object to the description of the substance in which the
palm-print was found as blood, when the prosecution had not
conclusively established that the substance was indeed
blood,*fn9 in conjunction with his counsel's (2) failure to
raise a Brady claim, in response to Wells' alteration of the
"bloody" substance, biased the jury and amounted to ineffective
assistance of counsel, in violation of his Sixth Amendment
rights. Neither claim meets the high burden necessary to
establish ineffective assistance of counsel. Strickland v.
Washington, 466 U.S. 668 (1984).
In order to demonstrate ineffective assistance of counsel, a
petitioner must: (1) establish that "under prevailing norms of
practice," the representation "fell below an objective standard
of reasonableness," and (2) "affirmatively prove prejudice."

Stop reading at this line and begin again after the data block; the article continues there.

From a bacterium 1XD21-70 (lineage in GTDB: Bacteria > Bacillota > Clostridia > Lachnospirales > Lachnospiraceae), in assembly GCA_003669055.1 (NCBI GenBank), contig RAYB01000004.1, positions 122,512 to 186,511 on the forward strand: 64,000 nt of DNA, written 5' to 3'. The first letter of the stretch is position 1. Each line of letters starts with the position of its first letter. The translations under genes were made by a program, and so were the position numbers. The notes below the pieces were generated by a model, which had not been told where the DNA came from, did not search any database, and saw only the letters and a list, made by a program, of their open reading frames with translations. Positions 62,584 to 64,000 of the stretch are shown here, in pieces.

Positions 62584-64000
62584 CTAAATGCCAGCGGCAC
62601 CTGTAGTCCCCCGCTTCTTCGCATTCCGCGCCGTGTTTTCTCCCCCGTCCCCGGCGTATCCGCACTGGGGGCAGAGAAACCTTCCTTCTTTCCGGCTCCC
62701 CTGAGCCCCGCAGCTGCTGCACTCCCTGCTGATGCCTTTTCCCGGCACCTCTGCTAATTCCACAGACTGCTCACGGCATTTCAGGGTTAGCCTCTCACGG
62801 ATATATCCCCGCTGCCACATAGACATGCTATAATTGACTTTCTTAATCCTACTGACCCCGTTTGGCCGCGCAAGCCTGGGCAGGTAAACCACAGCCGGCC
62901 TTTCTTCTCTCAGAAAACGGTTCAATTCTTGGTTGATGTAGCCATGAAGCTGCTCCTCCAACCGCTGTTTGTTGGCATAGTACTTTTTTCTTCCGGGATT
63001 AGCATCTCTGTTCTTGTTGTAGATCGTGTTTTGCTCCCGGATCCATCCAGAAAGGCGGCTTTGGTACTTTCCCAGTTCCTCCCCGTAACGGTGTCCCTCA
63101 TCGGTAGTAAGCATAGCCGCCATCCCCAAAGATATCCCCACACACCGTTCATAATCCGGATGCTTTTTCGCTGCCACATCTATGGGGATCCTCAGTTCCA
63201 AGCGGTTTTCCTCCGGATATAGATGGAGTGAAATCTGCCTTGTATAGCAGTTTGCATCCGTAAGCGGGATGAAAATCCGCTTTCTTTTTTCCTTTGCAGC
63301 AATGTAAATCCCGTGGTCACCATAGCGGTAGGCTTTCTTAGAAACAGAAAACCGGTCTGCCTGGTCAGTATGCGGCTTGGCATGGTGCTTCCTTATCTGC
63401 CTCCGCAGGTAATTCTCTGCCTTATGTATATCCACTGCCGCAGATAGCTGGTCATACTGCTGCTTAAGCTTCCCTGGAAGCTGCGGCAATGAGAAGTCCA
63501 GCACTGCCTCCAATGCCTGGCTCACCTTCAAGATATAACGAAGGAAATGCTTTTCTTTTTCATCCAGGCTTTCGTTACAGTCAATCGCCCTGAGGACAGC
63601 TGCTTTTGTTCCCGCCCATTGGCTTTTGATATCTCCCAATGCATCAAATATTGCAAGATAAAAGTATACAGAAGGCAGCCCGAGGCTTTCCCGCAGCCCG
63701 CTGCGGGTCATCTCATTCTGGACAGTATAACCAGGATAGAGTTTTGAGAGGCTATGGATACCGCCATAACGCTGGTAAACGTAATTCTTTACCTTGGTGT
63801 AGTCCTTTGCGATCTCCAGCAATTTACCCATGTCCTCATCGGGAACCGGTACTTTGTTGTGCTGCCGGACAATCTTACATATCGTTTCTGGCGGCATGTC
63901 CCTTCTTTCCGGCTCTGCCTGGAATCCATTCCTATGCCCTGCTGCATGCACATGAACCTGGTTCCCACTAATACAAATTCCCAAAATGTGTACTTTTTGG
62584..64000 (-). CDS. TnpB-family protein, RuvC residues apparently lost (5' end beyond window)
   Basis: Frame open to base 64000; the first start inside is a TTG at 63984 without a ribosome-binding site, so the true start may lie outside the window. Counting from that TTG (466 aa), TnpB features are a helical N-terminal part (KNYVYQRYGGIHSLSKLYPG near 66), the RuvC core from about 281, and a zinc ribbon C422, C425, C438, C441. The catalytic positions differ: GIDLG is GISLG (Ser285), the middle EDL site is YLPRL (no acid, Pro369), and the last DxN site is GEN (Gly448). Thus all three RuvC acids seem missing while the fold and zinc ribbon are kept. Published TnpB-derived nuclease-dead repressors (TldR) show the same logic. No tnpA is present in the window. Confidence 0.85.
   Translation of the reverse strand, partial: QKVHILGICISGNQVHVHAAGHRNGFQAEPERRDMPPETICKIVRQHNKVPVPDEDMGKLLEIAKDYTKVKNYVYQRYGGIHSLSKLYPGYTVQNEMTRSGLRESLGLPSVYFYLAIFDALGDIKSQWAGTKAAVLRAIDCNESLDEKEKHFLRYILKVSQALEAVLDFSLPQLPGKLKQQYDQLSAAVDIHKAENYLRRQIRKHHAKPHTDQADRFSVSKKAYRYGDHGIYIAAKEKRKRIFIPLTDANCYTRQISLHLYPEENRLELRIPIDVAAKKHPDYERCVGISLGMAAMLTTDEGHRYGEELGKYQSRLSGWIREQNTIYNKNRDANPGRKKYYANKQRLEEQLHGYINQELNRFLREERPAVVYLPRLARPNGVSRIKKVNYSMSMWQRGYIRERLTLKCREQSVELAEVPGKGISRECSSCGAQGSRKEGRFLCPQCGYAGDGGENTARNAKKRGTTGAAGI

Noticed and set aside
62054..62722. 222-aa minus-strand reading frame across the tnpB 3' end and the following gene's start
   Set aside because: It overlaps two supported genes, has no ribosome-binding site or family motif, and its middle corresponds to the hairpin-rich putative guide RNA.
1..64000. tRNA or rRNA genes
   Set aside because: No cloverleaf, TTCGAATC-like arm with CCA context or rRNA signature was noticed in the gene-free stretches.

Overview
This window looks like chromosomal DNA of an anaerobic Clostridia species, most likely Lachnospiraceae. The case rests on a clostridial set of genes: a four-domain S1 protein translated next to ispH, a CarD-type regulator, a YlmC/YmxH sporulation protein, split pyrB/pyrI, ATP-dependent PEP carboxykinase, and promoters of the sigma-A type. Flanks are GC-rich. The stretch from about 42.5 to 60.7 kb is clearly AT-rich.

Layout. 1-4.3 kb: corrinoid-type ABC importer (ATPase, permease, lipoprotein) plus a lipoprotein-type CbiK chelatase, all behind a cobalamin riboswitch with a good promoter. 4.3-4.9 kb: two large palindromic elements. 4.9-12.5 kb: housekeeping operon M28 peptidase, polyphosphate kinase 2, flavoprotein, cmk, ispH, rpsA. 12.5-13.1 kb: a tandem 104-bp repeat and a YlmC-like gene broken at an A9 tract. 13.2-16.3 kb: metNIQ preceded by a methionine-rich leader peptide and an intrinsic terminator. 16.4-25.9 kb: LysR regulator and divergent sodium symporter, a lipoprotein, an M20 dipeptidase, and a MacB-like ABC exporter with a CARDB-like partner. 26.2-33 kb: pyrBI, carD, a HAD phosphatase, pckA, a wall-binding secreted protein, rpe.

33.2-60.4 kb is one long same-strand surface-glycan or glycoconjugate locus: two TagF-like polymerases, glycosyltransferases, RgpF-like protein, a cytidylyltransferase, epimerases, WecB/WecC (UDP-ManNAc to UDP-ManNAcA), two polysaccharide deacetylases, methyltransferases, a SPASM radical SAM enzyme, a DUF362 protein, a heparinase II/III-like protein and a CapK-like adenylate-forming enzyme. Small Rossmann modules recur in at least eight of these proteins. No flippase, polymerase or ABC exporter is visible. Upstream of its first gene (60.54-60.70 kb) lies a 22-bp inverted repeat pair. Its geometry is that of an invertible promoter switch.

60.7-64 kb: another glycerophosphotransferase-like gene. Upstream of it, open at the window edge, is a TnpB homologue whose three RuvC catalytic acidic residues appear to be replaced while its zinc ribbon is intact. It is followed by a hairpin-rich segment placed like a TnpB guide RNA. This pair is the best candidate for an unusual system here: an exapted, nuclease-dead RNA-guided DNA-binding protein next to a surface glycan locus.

Strickland v. Washington, 466 U.S. at 687-88, 693-94. In order
to satisfy the second prong of Strickland, "[t]he defendant
must show that there is a reasonable probability that, but for
counsel's unprofessional errors, the result of the proceeding
would have been different." Id. at 694. When analyzing
potential prejudice, Strickland cautions courts to be mindful
of the "distorting effects of hindsight." Id. at 689. Further,
Strickland guides courts to "recognize that counsel is strongly
presumed to have rendered adequate assistance and [to have] made
all significant decisions in the exercise of reasonable
professional judgment." Id. at 690.
In this case, the petitioner fails to establish that he was
prejudiced by his counsel's acquiescence to the prosecutor's description of the substance in